Dutch author Judith Herzberg protests against king’s Argentine dictatorship links


Ms Judith Herzberg accepts the P.C. Hooft literature prize in 1997

This photo shows Dutch author Ms Judith Herzberg, when she accepted the P.C. Hooft literature prize for her poetry in 1997.

Ms Herzberg is from a Jewish family, and went into hiding from the nazi occupiers of the Netherlands as a child. Her parents were deported to Bergen-Belsen concentration camp, but survived; contrary to Anne Frank and her sister Margot.

Translated from NOS TV in the Netherlands:

Judith Herzberg resigns at Resistance Museum in protest against king

Today, 08:08

Poet and playwright Judith Herzberg has resigned from the recommending committee of the Resistance Museum in Amsterdam. Her reason is the opening by King [Willem-Alexander] of the exhibition about political prisoners [in Dachau concentration camp] No numbers but names in April this year.

According to Herzberg, the museum should have asked someone else, because Willem-Alexander‘s father-in-law, Jorge Zorreguieta, is accused to have been involved in the disappearance of political prisoners in Argentina at the time of the Videla [military] regime. Herzberg resigned for that reason in August as a member of the committee of recommendation.

“I do not understand how he had the nerve to open this exhibition in the Resistance Museum,” Herzberg wrote in a letter that came into the hands of NRC Handelsblad daily. “He thought it was “an honour”? Didn’t he realize that this was an insult, especially in the Resistance Museum, to those who lost their lives? Doesn’t he see any parallel with the criminal regime in Argentina, when between 10 000 and 30 000 ‘numbers’ were made to disappear? And why did you ask especially him to open this exhibition? And talk with young people on that occasion? What should young people learn from that?”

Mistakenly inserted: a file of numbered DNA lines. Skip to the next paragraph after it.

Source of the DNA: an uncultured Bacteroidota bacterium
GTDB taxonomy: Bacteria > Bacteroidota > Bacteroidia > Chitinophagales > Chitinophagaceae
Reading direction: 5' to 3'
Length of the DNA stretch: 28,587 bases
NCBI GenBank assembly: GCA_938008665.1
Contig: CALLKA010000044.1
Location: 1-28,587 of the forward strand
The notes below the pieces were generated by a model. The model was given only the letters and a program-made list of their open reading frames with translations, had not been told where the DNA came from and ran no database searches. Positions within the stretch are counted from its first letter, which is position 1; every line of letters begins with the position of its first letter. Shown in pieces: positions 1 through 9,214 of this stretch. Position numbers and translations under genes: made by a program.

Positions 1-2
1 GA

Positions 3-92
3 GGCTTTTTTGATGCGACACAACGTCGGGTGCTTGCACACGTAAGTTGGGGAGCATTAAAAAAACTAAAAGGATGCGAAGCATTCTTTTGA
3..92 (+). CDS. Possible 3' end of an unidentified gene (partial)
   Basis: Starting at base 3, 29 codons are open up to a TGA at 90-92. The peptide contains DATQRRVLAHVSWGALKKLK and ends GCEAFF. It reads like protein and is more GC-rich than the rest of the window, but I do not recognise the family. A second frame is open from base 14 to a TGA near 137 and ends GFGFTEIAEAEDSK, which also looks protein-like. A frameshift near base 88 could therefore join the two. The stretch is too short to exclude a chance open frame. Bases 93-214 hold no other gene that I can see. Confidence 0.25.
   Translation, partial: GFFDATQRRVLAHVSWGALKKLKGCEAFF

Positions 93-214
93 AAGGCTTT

Not in the Netherlands

Herzberg was at the time of the opening not in the Netherlands. That King Willem-Alexander had opened the exhibition, she heard later. After some thought, she decided that she did not want to be any longer on the recommendation committee, she says to the NOS.

Herzberg asked the chairman of the Resistance Museum, Hans Blom, to send the letter to the 24 other members of the committee of recommendation. Of these, three or four people responded, Blom told the newspaper. One person agreed with Herzberg. That was professor emeritus and former Director of Human Rights at the UN, Theo van Boven.

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